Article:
Women at Web implemented a session that we had named as “Peer to Peer support session”, gathering young women and men among them victims of online harassment and cyberbullying with an intent to provide a safe space to share stories, share experiences and advice on the way forward. One of the resolutions was the establishment of the Jeshi la Dada movement. This group was born out o the discussion from the participants and was to be independent with support and cooperation with Women at Web Tanzania.
The Jeshi La Dada movement currently has thirteen participants with the intent to increase the number, formally established as an independent movement with the goal to drive the agenda of promoting safe spaces for all online users. The group has been an integral part of Women at Web Tanzania and has played a significant role in delivering the Safe Spaces message. It has also been successful to positively appeal to the young age group mostly affected by online gender-based violence through direct support online as well as support through peer group sessions addressing victims affected by mental health as result of the online abuse.
The group currently consists of 13 participants namely, Asma Iddi Mkwata, Yvonne kigano Mussa, Nyangubu Yessy Nyamsogoro, Martha Chimilila, Salha Aziz Ng’amilo, Vivian J Joseph, Doreen P Mbalazi, Angella Richard Karashani, Jennifer Equcho Kayombo, Tatu Ahmed, Shamira Mshangama, Lydia Charles coordinated by their interim lead Viola Julius Massawe.
As an effort to add value to the group as well as implementing the project’s goal of enhancing women participation online; Women at Web Tanzania hosted a total of six meetings for the Jeshi la Dada for the year 2020 incorporating it with shared expertise from the Project Leads and the invited expertise. Among them was a legal expert Edson Mahalu on the 25th of September, 2020 and the Psycnoligist Ms Araika Mkulo on the 14th of August 2020.
Legal aspect in enhancing Women participation online is required so as to have the basic knowledge on the laws and regulations of the Cyber Crime laws that either promote, protect or narrate participation online. While there have been reasons posed by perpetrators affecting women participation online, the legal-framework is also one of the areas that discourages participation. The enactment of new laws and malpractice of existing laws and the constitution by the government of Tanzania, has directly impacted the ability of citizens to freely express themselves, voice concerns and freely access information.
The Media Service Act of 2016 allows the government to “to prevent or put obstacles to the publication of any content that endangers national security or public safety”. Some of the provisions in Online Content Regulation] the do not only affect bloggers but also online radio stations, online streaming platforms, online forums, social media users and Internet cafes. Unfortunately, the new laws do not include data protection and privacy; with the growing domestic and international internet community ‘data protection laws’ are most urgent as they prevent the disclosure or misuse of information about private individuals. This session had also successfully involved a case study of the most recent (at that time) victim whose nude photos and videos were released.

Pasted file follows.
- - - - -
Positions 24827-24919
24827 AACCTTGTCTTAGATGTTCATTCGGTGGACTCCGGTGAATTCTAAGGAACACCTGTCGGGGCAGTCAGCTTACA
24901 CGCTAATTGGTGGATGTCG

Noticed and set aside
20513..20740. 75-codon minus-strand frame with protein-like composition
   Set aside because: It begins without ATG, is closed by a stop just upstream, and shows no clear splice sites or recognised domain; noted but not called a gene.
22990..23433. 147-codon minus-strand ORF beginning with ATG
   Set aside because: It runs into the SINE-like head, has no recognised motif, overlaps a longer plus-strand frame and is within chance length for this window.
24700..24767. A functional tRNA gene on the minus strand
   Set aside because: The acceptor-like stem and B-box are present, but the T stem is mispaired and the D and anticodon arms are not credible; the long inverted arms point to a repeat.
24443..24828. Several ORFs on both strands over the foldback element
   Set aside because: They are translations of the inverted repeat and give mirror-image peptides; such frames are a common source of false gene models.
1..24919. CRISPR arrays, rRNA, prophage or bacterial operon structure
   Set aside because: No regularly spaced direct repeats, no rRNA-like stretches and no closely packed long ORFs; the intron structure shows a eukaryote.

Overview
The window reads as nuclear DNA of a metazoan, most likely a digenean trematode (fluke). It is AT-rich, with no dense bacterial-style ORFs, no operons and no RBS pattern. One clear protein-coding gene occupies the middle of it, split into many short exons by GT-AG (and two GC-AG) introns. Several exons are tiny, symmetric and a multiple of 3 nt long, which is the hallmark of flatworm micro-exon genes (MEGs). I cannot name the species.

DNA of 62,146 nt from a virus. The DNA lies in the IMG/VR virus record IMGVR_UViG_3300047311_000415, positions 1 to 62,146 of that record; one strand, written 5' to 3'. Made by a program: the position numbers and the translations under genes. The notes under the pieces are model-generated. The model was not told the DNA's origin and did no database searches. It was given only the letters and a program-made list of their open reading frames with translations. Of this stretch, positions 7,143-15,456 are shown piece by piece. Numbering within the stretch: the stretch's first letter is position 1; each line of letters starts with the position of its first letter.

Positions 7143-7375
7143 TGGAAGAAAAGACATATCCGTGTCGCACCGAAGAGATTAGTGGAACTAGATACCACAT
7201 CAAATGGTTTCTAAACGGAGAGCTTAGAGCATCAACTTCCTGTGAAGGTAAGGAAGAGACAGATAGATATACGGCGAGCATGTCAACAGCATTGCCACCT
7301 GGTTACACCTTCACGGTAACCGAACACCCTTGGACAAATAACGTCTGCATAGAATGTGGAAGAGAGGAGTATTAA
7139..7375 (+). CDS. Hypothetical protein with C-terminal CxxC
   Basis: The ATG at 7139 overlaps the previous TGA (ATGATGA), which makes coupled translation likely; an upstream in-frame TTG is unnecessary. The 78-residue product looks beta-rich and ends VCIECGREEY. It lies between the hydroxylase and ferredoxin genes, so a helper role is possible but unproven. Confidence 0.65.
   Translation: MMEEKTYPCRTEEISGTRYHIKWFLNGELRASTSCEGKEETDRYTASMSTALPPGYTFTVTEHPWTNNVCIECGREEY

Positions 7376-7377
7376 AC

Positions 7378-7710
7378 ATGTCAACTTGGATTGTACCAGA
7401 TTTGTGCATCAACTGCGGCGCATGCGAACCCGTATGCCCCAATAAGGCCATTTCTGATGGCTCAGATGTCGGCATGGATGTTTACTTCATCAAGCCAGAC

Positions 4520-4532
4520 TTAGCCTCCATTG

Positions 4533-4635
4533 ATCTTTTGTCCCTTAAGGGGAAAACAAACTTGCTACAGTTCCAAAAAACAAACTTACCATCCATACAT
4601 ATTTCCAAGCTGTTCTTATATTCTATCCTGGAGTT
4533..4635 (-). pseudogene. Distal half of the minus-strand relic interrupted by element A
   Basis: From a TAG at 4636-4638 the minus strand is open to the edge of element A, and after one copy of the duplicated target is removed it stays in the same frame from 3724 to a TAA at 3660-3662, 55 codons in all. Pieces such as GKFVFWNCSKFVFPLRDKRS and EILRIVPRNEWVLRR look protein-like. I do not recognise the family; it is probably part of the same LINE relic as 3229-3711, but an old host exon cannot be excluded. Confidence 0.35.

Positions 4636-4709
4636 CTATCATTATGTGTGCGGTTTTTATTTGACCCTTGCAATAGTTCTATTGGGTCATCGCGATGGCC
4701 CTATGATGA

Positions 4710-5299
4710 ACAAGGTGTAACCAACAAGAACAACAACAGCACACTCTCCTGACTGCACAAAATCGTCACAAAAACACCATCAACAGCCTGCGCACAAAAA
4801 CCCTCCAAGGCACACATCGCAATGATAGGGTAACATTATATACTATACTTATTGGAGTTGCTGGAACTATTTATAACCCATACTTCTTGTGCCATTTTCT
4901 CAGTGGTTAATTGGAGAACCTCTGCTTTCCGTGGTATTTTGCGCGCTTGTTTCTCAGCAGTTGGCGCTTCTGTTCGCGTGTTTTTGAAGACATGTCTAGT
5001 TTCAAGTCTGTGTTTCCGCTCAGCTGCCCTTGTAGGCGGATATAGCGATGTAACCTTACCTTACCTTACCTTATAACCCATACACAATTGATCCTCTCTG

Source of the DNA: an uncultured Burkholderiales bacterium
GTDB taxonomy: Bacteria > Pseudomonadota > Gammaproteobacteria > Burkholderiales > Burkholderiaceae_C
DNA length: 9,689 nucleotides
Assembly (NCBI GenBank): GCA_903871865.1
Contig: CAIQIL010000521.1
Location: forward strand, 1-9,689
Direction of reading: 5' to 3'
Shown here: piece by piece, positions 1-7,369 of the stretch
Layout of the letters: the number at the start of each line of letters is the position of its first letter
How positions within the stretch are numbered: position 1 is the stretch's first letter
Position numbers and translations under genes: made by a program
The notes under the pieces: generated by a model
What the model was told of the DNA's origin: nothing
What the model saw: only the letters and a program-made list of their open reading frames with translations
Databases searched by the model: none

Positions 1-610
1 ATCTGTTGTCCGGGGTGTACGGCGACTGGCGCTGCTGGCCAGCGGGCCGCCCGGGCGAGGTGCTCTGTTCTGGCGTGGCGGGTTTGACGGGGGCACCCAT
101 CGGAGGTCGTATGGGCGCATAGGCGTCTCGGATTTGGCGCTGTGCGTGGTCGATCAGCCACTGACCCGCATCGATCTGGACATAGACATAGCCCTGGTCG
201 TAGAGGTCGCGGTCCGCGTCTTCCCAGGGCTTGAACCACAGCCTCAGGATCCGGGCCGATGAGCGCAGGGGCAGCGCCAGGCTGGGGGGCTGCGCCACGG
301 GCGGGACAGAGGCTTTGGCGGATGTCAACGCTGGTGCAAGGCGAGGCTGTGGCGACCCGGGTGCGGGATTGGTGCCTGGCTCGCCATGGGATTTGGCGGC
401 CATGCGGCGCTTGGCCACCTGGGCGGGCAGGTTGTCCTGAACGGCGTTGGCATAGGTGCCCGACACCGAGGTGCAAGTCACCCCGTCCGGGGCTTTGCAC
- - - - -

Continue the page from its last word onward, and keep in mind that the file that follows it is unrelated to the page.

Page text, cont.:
Psychosocial safety, mental wellness and safe spaces
Was also one of the components to these meet-ups that have been part of the important components to addressing online gender-based violence. Psychosocial safety is one of the most important components for a netizen. This goes well with good mental health and emotional wellbeing. In this case the expert shares insights on understanding the terms, understanding how to observe other online users especially those vulnerable and also ways in which one could be of help and support.
Mental Health is made up of our emotional, psychological, and social wellbeing. It affects how we think, feel, and act. It also helps determine how we handle stress, relate to others, and make choices. Mental health is important at every stage of life, from childhood and adolescence through adulthood. It can be negatively impacted by such things as living in a difficult marriage, struggling with aging parents, or poor work/life balance.
The movement is currently working on strengthening it’s the group and devising ways the could grow and strengthen their communication plan and effective ways self-coordinating themselve. The group is consequential for it has a lot of impact to the online space. It has been able to solve more than 45 cases. This includes emotional support, online patrol, reporting of offensive and abusive online accounts and victims that reach out to the JLD group for guidance and advice about them or their close relatives.